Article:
We’ve given you our opinions. Let the discussion begin in the comments section below!

This roundtable article was compiled by Anand Chokkavelu, who owns shares of Intuitive Surgical, Philip Morris International, Sirius XM, and Microsoft. Intuitive Surgical is a Motley Fool Rule Breakers selection. Best Buy, Coach, and Netflix are Motley Fool Stock Advisor picks. Best Buy, Dell, and Microsoft are Motley Fool Inside Value selections. Johnson & Johnson is a Motley Fool Income Investor recommendation. Philip Morris International is a Motley Fool Global Gains pick. The Fool owns shares of Best Buy and Oracle.The Motley Fool has a disclosure policy.


Read/Post Comments (25) | Recommend This Article (12)

Comments from our Foolish Readers

Help us keep this a respectfully Foolish area! This is a place for our readers to discuss, debate, and learn more about the Foolish investing topic you read about above. Help us keep it clean and safe. If you believe a comment is abusive or otherwise violates our Fool's Rules, please report it via the Report this Comment Report this Comment icon found on every comment.

  • Report this Comment On October 15, 2009, at 12:37 PM, RAF22 wrote:

    Re: Rick's comment regarding upside potential for Sirius XM SIRI - There is a very significant article about new developments for Sirius XM on Satwaves.com this morning: "Audiovox Bullish on Sirius XM Radio". This article is must reading for all involved with SIRI as it provides comments from the leading hardware supplier to Sirius XM with regard to production/delivery/demand for the new SkyDock and other Sirius XM products, and the ramping up of marketing plans and arrangements with Apple that are very significant. These comments from senior executives of Audiovox provide insight from those on the front lines of production - an early look at developments that should significantly benefit Sirius XM going forward.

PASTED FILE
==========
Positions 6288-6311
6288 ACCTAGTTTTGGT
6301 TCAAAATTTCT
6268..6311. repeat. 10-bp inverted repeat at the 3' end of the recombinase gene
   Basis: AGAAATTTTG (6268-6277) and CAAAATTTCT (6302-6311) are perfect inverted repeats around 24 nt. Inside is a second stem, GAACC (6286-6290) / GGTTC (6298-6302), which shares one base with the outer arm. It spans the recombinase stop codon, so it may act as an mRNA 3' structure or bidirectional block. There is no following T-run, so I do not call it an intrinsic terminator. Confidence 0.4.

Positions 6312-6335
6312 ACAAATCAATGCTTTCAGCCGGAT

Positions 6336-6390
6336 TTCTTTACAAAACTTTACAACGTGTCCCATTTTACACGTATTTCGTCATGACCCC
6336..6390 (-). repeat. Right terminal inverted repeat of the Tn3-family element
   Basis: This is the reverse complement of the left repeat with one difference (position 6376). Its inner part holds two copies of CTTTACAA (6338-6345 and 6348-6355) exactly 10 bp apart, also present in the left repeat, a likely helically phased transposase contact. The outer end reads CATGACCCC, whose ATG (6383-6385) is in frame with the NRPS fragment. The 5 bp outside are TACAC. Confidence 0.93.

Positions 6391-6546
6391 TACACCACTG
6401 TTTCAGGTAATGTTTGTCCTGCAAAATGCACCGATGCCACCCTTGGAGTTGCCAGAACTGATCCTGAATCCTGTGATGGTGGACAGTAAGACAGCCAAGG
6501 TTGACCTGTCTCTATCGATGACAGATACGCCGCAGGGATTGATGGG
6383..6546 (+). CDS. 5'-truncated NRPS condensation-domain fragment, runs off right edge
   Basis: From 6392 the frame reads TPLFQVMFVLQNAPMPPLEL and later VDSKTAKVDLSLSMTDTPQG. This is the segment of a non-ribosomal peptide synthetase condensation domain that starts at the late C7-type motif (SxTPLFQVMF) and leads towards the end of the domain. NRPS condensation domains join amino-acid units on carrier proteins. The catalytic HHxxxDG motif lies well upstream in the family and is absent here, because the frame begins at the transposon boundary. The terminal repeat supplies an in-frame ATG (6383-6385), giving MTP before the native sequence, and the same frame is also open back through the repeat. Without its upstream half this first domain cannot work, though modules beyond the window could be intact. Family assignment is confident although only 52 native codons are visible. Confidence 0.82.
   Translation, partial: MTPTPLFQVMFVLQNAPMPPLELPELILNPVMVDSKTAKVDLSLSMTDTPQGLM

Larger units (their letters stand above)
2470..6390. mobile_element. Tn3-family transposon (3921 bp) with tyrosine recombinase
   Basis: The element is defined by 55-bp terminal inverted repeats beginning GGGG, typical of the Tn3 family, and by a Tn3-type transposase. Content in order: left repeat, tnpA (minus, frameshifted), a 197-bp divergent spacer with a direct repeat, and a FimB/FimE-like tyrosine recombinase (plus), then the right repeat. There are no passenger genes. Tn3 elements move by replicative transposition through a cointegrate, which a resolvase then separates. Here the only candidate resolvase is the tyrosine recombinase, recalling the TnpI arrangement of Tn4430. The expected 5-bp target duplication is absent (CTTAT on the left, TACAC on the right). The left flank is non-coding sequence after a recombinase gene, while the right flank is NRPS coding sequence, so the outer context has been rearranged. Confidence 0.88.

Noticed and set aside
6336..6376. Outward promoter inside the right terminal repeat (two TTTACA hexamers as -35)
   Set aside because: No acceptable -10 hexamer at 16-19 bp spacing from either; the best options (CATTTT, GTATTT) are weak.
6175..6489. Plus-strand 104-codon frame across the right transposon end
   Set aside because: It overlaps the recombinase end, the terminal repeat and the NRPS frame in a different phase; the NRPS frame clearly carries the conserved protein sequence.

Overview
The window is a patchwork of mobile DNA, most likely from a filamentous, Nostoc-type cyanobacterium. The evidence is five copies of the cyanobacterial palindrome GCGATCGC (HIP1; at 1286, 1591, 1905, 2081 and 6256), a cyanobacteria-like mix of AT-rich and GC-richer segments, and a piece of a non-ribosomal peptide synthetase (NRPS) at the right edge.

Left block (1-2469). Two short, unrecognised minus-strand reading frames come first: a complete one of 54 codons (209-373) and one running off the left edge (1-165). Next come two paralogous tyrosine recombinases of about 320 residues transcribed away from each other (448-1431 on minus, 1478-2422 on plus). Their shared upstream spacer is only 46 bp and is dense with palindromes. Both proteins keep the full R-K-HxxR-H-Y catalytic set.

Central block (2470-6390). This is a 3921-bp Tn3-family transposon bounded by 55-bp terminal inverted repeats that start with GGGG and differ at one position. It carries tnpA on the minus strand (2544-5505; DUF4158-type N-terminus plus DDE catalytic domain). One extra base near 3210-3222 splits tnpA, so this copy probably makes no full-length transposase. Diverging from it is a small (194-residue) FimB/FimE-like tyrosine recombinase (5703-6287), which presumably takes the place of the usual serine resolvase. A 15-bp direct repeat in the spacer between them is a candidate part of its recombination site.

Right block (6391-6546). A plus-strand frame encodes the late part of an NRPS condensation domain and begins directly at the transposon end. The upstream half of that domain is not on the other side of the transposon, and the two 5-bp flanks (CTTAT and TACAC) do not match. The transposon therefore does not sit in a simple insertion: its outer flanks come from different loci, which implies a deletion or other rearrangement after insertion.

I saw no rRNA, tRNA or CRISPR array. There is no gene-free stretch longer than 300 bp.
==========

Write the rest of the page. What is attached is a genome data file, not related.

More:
• Report this Comment On October 15, 2009, at 2:00 PM, SIRIDoom wrote:

    Satwaves and Seeking Alpha are pro-SIRI propaganda sites. Seeking Alpha Censores negative news and opinions... AVOID DO NOT READ SEEKINNG ALPHA PROPIGANDA...

  • Report this Comment On October 15, 2009, at 2:00 PM, southernbeachguy wrote:

    Good for you Rick, it is finally nice that someone in the Media has recognized the Potential of Sirus. Considering they are THE dominant Radio Network in North America, they can only GO UP. If someone tries Sirus, they will never change.....they have something for everyone (Oldies, Talk, Hip Hop, Jazz, Christian, Comedy, Sports). It provides me hours of listening Enjoyment every day.

  • Report this Comment On October 15, 2009, at 2:13 PM, dedmunds wrote:

    Must read Satwaves.com upside potential for SIRI. Great view how Audiovox sees the excellant potential for SIRI and there company!! Another great site is Seeking Alpha for information on SIRI. SIRI is on a roll and WILL GO UP FROM HERE!!!! BUY BUY BUY!!!

  • Report this Comment On October 15, 2009, at 2:33 PM, RAF22 wrote:

    SIRIDoom - Seeking Alpha only censors blatantly false and misleading information - similar to your yesterday comments of $11 billion in long term debt at Sirius XM when the actual figure is $3.029 billion as of 9/30/09. Seeking Alpha properly censors abusive and repetitive comments - so you have properly run into this type of censorship on their site.

    Motley Fool would be wise to do the same, as their credibility is also at stake when false and misleading information is allowed to be posted on this site.

  • Report this Comment On October 15, 2009, at 2:42 PM, karaokejb wrote:

    You should have also mentioned that doughnuts are a indulgence and Krispy Kreme will be a Sugar coated success!! But, then again subscriptions to investor companies that did not pick winners during the downturn are also an indulgence. But I digress.....

  • Report this Comment On October 15, 2009, at 2:44 PM, dedmunds wrote:

    RAF22 your so right, I have been reading Seeking Alpha for a long time and don't believe they censor negative comments. They are a proffesional site that follows the upside potental that SIRI has. Only negative comments about Seeking Alpha that I have seen comes from that SIRI basher SIRIDoom!!!

  • Report this Comment On October 15, 2009, at 3:30 PM, traderbach wrote:

    I can only say that personally Seeking Alpha has been very helpful to me. If they're filtering their information it seems to me that the good stuff is what is published. I've made money by reading their reviews. Just the simple truth of my experience over a long period, no conjecture. RAF22 & dedmunds seem to be just telling it how they see it & I agree.